U.S. Attorney General Loretta Lynch is scheduled Monday to introduce a set of prison reforms aimed at helping former inmates obtain the identification they need to fully reintegrate into society. The announcement, which is timed for the first day of the Justice Department’s National Reentry Week, asks governors and the mayor of Washington to allow the roughly 41,000 federal prisoners released each year to use their prison ID cards and release documents to secure state identification, Time reported.
Normally, people seeking to obtain state IDs need primary identification documents such as birth certificates or Social Security cards. But not everyone has these documents available, and released inmates often don’t have the money to purchase copies, which would make it nearly impossible to get a state ID. Without IDs, former prisoners have less access to jobs, housing and bank cards, which can be necessary for successful re-entry into society.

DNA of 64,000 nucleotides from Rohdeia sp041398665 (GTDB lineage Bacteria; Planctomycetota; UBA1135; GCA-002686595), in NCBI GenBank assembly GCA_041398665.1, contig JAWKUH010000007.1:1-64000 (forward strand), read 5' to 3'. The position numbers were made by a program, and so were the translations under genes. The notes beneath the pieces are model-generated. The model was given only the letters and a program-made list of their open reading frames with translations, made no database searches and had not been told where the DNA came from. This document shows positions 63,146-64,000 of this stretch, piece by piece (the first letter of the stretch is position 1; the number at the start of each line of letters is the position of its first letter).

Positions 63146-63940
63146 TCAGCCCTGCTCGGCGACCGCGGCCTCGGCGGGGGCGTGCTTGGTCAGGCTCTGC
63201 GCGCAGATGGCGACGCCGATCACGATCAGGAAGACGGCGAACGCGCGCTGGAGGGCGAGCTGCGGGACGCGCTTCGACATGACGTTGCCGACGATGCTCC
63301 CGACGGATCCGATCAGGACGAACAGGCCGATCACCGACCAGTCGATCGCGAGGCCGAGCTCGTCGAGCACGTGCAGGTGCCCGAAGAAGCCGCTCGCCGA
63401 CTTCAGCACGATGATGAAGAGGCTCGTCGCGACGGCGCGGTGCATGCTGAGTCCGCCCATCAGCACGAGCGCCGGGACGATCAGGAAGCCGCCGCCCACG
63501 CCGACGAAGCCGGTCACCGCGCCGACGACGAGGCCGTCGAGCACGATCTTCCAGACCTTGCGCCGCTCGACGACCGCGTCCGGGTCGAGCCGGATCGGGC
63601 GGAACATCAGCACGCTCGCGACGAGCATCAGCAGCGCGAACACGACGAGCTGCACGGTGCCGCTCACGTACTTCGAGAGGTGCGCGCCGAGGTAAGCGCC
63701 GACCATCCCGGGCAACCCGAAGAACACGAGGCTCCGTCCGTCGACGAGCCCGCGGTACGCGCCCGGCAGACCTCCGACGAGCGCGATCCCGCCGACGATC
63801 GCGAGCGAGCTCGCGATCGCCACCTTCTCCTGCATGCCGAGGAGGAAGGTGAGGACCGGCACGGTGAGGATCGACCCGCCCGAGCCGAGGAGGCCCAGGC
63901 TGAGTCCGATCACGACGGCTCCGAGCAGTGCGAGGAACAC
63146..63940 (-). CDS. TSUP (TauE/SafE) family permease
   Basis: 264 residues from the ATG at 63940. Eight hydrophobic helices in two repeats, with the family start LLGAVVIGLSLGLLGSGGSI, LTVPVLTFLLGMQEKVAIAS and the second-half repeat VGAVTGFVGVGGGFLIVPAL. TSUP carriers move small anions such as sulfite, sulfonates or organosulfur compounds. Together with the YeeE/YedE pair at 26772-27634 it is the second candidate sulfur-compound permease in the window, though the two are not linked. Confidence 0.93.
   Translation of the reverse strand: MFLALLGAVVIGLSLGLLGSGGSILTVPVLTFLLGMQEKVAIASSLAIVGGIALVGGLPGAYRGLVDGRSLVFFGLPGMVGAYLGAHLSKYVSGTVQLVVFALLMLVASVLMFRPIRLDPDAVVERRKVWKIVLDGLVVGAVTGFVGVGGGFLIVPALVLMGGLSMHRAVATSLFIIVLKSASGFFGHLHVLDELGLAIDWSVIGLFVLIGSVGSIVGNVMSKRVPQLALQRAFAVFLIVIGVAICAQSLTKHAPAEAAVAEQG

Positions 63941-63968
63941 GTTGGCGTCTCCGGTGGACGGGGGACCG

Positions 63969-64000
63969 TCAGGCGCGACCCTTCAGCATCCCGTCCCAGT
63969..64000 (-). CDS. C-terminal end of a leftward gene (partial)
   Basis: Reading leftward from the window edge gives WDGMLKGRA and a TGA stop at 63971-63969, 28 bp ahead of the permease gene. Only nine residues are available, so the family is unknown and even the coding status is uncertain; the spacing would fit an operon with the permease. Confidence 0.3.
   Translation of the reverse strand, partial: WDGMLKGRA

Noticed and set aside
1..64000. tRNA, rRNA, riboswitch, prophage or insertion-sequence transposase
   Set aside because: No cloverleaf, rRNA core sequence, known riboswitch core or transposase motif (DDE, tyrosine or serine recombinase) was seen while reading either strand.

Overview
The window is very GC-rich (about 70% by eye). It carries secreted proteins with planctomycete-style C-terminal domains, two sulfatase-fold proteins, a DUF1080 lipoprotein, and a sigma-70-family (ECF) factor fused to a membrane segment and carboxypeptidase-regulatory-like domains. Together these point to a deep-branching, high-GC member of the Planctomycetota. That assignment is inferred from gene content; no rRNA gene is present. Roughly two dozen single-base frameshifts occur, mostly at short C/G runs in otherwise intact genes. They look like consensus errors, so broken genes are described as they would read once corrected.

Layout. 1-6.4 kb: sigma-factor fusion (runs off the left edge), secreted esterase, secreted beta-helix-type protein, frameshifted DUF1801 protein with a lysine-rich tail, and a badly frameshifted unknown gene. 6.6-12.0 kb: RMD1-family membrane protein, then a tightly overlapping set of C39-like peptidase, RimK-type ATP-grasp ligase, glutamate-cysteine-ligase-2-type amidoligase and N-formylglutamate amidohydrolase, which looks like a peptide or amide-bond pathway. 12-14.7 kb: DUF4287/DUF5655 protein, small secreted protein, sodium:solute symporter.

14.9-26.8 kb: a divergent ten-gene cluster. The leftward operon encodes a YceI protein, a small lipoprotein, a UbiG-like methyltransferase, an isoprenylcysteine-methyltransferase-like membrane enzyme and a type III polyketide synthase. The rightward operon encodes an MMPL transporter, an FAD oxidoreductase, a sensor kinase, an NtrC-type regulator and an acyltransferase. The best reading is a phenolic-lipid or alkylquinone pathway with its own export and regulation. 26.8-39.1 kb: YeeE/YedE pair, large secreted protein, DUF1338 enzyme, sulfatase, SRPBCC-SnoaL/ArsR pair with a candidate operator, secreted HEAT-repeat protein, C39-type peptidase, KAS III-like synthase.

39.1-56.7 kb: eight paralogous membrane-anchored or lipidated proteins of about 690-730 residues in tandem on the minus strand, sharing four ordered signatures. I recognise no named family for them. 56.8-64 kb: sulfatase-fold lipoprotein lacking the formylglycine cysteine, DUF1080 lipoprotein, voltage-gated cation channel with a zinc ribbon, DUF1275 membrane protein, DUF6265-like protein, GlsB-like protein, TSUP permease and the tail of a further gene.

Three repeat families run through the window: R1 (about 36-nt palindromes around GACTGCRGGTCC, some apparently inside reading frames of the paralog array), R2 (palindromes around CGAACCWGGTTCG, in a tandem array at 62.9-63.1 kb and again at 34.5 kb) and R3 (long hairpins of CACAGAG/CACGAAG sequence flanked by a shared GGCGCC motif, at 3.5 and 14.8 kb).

“The long-term impact of a criminal record prevents many people from obtaining employment, housing, higher education and credit — and these barriers affect returning individuals even if they have turned their lives around and are unlikely to reoffend,” Lynch said in a policy paper titled “Roadmap to Reentry.”
The attorney general is expected to announce her plan Monday in Philadelphia and is sending out letters to the nation’s governors asking them to carry out her plan, the Associated Press reported.
At the beginning of National Reentry Week, the Justice Department is also directing the Federal Bureau of Prisons to create individual re-entry plans for every inmate that will include substance abuse, criminal history and education level, according to the AP. The agency will be reviewing its job, education and skills training programs and its halfway houses to make sure inmates’ needs are being met.
These new initiatives come just days after Virginia’s governor restored the voting rights of more than 200,000 former prisoners in that state.